But appearances could be decieving. Free Trade was the central issue in the 1988 election campaign, with Mulroney supporting the North American Free Trade Agreement, and his opponents opposing it. Mulroney won a majority on the back of the free trade issue. But at their earliest opportunity (which came later in 1988), Albertans sent Deborah Grey, their first Reform MP, to Ottawa. Stephen Harper (who will also be remembered as one oc Canada's biggest deficit spenders) went with her as her Parliamentary Assistant.

At a certain point, legislators couldn't ignore the signs the Canadian people were sending them -- get the debt under control. Now. Or else:
"As the movement for deficit reduction grew in public support, municipal and provincial politicians finally began to take notice. (Federal parties, because of their distance from grassroots voters and taxpayers, are usually the last, not the first, to respond to major shifts in public sentiment.)

Though rarely recognized for it, the first provincial government to commit itself seriously to the goal of budget balancing was the Conservative government of Gary Filmon in Manitoba. At the time (1988), the province was running a $500-million deficit on total revenues of about $4-billion and it took seven years to reduce the deficit to zero. Manitoba was also among the first to pass budget-balancing laws making it illegal to run deficits except in specifically defined emergency situations.

Next it was Alberta, where Ralph Klein made a similar commitment in 1993, eliminating that province's $3.5-billion deficit in two short years while at the same time decreasing revenues as a percentage of gross domestic product.

And then in Ontario, where the annual deficit was in excess of $10-billion, the Mike Harris government, elected in 1995, reduced it to zero in four years.
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But, as Manning suggests, the federal government can often be the slowest to respond. It took the Reform Party and scathing criticisms from Andrew Coyne to convince Paul Martin that he needed to get Canada's fiscal house in order.

As Manning notes, the Reform party is still remembered as the only party in the 1993 election to present a credible plan for reducing the federal deficit:
"Meanwhile, in the federal arena, where the deficit was approaching $40-billion a year, the 1993 election saw the demise of the Mulroney Conservatives and the election of the Jean Chr├ętien government. But that election also resulted in the election of 52 Reformers committed to reducing the federal deficit to zero in three years. Eventually, the Liberals, though philosophically inclined to ever-increasing public spending, felt the political pressure to move in the opposite direction, and by 1998 the budget was finally balanced."
This was not nearly so simple for Paul Martin as some would have suggested it was.

The Chretien government, at the time, was also conducting a social services review under Lloyd Axworthy. It took considerable time and effort for Martin to out-maneuver Axworthy in order to impress the importance of his agenda upon Chretien.

Various political tensions -- both inter- and intra-party -- led to the exacerbation of Canada's deficit and hampered the best-intentioned efforts to get it back under control.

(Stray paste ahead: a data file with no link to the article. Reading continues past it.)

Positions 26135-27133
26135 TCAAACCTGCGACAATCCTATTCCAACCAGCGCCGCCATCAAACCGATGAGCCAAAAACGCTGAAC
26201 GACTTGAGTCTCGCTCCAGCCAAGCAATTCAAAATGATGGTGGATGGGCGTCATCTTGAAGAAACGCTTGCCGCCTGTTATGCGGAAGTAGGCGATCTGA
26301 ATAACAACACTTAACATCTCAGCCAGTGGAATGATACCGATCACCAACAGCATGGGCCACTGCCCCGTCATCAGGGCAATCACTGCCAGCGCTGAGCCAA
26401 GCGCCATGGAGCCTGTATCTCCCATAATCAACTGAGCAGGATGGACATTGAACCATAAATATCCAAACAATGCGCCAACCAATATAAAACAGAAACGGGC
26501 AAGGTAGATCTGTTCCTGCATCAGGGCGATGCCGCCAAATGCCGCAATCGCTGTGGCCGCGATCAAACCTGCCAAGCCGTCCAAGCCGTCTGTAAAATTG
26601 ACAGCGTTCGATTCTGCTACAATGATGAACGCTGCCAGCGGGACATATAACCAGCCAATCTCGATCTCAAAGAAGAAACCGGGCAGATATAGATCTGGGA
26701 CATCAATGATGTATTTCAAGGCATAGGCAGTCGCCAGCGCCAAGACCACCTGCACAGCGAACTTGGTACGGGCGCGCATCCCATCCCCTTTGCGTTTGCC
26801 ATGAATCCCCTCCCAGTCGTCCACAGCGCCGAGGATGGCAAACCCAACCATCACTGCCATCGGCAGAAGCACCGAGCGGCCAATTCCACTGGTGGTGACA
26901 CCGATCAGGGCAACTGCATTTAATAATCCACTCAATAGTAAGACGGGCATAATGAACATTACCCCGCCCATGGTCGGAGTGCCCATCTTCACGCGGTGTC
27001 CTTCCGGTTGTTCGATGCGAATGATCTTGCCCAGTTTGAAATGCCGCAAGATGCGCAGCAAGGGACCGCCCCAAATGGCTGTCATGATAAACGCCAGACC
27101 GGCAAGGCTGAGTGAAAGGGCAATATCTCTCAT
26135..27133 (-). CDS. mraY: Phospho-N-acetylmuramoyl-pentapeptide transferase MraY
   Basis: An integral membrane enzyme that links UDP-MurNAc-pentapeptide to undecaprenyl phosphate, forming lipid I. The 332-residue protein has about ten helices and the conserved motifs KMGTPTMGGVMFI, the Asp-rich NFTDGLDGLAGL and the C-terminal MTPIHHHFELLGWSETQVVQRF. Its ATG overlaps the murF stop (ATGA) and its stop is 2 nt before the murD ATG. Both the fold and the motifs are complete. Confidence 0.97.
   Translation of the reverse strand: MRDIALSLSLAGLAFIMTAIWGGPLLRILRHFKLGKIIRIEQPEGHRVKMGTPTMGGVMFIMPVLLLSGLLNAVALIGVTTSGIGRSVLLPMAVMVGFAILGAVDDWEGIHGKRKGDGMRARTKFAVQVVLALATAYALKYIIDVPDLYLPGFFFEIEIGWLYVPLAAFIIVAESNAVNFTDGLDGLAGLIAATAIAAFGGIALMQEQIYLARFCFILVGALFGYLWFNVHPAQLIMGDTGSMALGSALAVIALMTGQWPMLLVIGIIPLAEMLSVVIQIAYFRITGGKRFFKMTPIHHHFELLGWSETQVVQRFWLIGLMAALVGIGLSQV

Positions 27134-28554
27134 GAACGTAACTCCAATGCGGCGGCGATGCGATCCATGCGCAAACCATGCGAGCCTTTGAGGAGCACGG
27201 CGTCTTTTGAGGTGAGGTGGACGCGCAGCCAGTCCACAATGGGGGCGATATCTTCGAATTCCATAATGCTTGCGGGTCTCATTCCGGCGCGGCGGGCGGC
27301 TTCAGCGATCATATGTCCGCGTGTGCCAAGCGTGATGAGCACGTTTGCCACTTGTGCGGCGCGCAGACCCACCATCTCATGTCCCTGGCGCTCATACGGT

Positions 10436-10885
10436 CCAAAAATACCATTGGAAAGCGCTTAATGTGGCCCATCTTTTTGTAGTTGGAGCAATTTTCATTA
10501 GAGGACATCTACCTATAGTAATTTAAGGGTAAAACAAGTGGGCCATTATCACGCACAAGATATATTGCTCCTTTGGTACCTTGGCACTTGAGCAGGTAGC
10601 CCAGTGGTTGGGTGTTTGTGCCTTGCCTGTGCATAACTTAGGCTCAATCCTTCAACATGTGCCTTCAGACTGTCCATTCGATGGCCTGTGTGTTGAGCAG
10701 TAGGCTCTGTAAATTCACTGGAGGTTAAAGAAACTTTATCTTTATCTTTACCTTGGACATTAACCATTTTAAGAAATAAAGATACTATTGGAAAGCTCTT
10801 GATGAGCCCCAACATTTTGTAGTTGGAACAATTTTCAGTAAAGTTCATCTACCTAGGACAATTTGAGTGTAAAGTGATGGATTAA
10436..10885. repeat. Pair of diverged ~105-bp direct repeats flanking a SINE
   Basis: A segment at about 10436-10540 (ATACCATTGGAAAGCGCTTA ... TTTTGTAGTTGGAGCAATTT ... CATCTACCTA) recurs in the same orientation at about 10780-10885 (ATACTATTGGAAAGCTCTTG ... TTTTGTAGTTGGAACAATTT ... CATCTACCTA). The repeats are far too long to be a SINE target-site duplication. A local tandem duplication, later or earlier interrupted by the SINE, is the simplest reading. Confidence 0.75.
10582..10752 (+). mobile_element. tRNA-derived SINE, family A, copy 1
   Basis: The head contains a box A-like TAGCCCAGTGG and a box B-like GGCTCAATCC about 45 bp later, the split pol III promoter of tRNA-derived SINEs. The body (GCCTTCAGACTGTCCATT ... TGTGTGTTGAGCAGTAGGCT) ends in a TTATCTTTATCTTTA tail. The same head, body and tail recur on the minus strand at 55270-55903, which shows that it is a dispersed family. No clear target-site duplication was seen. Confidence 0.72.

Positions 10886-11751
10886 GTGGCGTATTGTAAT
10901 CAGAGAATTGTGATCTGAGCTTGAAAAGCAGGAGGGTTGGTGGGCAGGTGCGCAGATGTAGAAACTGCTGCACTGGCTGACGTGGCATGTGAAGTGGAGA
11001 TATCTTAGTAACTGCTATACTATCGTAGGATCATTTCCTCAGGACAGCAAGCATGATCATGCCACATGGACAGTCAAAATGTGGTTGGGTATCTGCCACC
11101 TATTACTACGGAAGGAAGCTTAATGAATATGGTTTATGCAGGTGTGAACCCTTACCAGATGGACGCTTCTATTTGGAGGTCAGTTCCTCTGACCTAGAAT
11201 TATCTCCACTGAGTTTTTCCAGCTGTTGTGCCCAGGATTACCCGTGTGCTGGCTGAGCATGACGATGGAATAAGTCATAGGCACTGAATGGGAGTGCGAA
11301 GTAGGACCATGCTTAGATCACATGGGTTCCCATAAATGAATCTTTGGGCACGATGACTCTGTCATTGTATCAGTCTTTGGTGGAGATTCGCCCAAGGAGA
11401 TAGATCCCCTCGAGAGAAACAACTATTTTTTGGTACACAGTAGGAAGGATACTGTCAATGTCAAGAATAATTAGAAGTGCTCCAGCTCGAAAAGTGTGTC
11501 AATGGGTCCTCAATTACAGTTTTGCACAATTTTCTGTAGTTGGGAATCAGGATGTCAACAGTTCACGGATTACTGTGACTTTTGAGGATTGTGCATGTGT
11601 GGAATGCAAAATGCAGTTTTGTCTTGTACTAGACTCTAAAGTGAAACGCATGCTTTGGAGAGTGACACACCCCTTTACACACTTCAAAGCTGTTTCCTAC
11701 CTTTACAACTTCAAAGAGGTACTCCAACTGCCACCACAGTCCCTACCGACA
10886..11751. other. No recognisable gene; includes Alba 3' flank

Manning seems to suggest that these kinds of tensions are characteristic of a political environment in which there is no real consensus on the matter, and what is needed to ensure Canada can efficiently shed its deficit once the recession is over is a policy similar to Reform's "zero in three" policy:
"The most disturbing aspect of this story is that it took 14 years (1984 to 1998), and an enormous effort at great expense by tens of thousands of people outside the formal political arena, before the federal government could be persuaded to take the self-evidently necessary actions required to balance its books.

Given this history, what will it take to tame the current deficit, the one being incurred in the name of economic stimulation? Political leadership, more likely to come from conservatives than liberals or social democrats, would certainly help. But no doubt another major effort outside the formal political arena – by think tanks, interest groups and media committed to fiscal responsibility – will be needed to create the public pressure required before politicians will act.

That effort would be greatly aided if someone – perhaps one of the think tanks or a respected academic institution – were to provide a definitive history of the last deficit-reduction movement. Most of us involved in that exercise have only partial knowledge of who did what, of what worked and what didn't, and of how the whole process might have been expedited. A road map to deficit elimination, based on a comprehensive analysis of past experience, will be extremely helpful to the deficit-fighters of the future. Hopefully, this time it will not take 14 years to get the job done.
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If Canada's political leaders establish a deficit-busting concession now, as opposed to waiting until Canada faces the threat of a complete fiscal collapse, Canada will be able to navigate itself out of the recession fairly quickly -- and perhaps even without an additional five years of deficit spending.


From the archives:

August 5, 2009 - "Navigating Canada's Way Out of Recession (And Beyond)"

1 comment:

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    ReplyDelete